CBS News Ices Tape

New disk system makes archived videotape about as passe as B&W

February 4, 2006

3 Min Read
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You dont think of patience being a common virtue in the hustle-and-bustle world of daily TV news, yet CBS News waited four years for just the right storage system.

Frank Governale, VP of operations for CBS News, says he knew exactly what he wanted to help move the news operation off videotape, but no storage system could match his needs at first.

“We started four years ago putting specs together,” he says. “We went out with a bid, but nobody was ready. The systems we were bidding on either had more storage than we needed, or not enough bandwidth.”

CBS updated its RFP two years ago and received 13 bids, including some from traditional storage vendors and others from integrators. He eventually whittled the list down to four: Avid Technology, Grass Valley, Leitch, and OmniBus. Not exactly household names for networked storage, but, rather, vendors of video editing systems packaged with storage.

But Governale had some familiar storage requirements as CBS, like other broadcast and video organizations, migrates to digital and its disk-hogging propensities. He was looking for a system with RAID 3, mirrored RAID, automatic failover, and password security. Because CBS was switching over to Sony XDCAM cameras that record on Blue RAY DVD disk instead of tape, he wanted a file-based system.But when Governale found what he wanted, it still wasn’t available. The system was still on Avid’s drawing board two years ago. Avid had a Fibre Channel SAN that held up to 20 Tbytes as part of its Unity networked storage family, but its 64-Tbyte Ethernet-based Unity ISIS distributed architecture system was still in development.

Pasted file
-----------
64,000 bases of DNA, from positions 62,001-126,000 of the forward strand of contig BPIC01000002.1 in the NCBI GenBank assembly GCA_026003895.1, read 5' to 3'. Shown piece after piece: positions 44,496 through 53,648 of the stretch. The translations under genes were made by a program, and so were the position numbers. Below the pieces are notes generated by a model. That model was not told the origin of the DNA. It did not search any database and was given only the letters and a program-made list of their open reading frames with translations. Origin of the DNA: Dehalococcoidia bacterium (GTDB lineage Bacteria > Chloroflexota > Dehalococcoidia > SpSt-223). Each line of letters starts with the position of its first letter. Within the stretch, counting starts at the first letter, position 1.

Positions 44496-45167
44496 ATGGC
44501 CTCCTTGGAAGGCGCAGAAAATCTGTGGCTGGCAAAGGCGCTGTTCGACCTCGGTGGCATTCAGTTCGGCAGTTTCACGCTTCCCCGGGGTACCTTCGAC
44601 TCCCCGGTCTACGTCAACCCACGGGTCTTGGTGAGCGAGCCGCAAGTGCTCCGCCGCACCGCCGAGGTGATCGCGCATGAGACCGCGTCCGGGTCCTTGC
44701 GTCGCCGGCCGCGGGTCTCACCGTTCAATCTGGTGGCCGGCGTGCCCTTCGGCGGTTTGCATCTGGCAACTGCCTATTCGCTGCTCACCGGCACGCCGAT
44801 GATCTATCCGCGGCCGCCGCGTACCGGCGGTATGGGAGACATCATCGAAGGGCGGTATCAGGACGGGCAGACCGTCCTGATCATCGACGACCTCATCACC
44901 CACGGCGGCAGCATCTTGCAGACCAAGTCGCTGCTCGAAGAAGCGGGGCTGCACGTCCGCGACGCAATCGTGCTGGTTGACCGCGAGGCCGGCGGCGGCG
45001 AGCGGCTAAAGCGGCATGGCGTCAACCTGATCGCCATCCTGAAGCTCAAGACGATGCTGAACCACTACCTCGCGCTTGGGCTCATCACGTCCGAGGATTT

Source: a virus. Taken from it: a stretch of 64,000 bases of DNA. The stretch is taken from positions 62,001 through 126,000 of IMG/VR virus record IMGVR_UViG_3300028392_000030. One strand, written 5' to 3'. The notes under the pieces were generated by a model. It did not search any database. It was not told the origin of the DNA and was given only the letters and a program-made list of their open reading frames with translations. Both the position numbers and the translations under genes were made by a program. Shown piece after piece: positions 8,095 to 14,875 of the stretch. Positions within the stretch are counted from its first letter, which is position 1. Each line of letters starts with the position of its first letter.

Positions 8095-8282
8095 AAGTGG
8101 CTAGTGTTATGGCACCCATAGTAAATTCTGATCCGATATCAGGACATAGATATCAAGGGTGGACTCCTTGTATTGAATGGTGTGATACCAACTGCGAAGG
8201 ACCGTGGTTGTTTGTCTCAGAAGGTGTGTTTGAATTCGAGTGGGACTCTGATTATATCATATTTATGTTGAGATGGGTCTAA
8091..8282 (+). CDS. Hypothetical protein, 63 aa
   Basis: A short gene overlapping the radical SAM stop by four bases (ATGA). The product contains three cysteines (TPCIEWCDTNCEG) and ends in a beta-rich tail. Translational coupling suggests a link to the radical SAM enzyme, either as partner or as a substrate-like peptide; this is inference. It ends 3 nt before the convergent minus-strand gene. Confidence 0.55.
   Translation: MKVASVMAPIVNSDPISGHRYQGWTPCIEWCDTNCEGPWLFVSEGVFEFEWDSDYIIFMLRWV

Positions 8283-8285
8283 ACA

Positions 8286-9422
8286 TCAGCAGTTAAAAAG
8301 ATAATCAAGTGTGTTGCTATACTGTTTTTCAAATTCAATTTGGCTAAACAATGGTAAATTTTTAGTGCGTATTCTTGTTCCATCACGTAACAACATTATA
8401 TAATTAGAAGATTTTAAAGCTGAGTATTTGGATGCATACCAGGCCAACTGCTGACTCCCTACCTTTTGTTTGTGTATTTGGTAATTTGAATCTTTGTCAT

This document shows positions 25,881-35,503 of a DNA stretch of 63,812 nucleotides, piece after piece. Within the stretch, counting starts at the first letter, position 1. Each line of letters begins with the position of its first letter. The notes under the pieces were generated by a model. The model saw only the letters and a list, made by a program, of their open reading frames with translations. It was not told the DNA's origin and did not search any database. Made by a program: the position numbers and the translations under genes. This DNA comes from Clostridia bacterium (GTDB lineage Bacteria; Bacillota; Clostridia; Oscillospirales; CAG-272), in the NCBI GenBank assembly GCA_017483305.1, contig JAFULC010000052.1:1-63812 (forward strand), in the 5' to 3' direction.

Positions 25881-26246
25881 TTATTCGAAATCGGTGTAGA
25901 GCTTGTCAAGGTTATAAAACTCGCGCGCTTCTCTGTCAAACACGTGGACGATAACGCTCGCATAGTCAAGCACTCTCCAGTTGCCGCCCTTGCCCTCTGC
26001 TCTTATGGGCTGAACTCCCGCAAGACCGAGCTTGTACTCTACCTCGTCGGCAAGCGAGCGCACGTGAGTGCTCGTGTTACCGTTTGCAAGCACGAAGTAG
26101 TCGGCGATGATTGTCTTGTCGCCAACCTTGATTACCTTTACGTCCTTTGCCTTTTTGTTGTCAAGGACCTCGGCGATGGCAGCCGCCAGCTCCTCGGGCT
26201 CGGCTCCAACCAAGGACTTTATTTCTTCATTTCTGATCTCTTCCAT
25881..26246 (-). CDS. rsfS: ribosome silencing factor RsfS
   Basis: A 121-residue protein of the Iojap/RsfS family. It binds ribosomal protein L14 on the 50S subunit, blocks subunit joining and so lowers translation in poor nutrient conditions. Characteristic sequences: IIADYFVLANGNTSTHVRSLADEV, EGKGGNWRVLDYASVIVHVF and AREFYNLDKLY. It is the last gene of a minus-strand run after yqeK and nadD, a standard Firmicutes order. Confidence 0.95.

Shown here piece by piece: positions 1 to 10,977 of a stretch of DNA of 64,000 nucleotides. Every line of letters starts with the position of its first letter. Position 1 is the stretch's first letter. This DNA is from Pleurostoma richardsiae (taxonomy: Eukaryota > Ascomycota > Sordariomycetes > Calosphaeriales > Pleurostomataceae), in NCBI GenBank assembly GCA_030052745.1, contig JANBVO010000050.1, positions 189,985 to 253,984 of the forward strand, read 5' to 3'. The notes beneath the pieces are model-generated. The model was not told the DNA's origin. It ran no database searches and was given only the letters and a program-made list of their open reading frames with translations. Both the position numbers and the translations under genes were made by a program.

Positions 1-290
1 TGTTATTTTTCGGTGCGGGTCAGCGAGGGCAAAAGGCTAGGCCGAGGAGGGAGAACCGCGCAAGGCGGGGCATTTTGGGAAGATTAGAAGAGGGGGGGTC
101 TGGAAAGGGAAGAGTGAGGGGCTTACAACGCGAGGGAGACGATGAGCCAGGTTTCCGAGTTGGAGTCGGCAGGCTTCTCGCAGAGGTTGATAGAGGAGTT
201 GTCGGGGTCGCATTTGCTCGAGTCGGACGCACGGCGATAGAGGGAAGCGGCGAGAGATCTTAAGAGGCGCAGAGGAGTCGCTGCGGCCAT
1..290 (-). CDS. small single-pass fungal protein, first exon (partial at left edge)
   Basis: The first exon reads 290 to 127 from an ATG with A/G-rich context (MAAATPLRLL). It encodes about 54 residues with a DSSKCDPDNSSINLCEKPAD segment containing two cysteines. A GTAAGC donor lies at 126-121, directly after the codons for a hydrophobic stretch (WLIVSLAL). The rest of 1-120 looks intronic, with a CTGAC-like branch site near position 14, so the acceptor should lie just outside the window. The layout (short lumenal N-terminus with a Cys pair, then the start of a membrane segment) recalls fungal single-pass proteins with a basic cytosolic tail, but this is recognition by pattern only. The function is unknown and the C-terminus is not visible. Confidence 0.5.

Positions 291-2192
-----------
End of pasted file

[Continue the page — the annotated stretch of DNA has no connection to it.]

“We decided to wait for ISIS,” says Governale, who finally got his system when Avid rolled it out last October. (See Avid Offers Shared Storage.)

The ISIS, which starts at $107,000, was part of CBS’s recent multimillion-dollar purchase of Avid gear, including editing systems and a MediaNetwork Fibre Channel system for its London office while waiting for ISIS. (See Avid Unveils New Unity MediaNetwork.)

“The finance guys wanted to know the ROI,” Governale says. “I told them this wasn’t a headcount case. There were a lot of inefficiencies. We wanted to speed the turnaround of our feeds and get them to air quicker. If we were going to continue with old tape, that would’ve required investment, too." Lots of elements in that equation were at the end of their lifecycle, he added.

CBS News acquires far more footage than it uses on the air, but keeps everything for its archive -- roughly 400 hours of footage a week, according to Governale. Once CBS gets its complete archive online, it will save its editors a lot of time when pulling archive footage for broadcast.“We’ll keep all low-res video online, and they can browse and find clips on the system. Then they go to the library and download the clip into the ISIS. Today, we query the archive, find 10 to 12 clips, and somebody walks across the street to where we keep tape. It takes hours and hours. Hopefully, we can do it in minutes online.”

Eventually, CBS News will install another ISIS in London in place of its Fibre Channel MediaNetwork system. With file-based storage, CBS News doesn’t need the complexities of Fibre Channel.

“We can get rid of the port servers and all that crap between Fibre Channel and Ethernet,” Governale says. “The Fibre Channel system we installed in London last year will eventually get swapped out. Having seen the complexities of Fibre Channel systems, I’m quite pleased with ISIS.”

— Dave Raffo, Senior Editor, Byte and Switch

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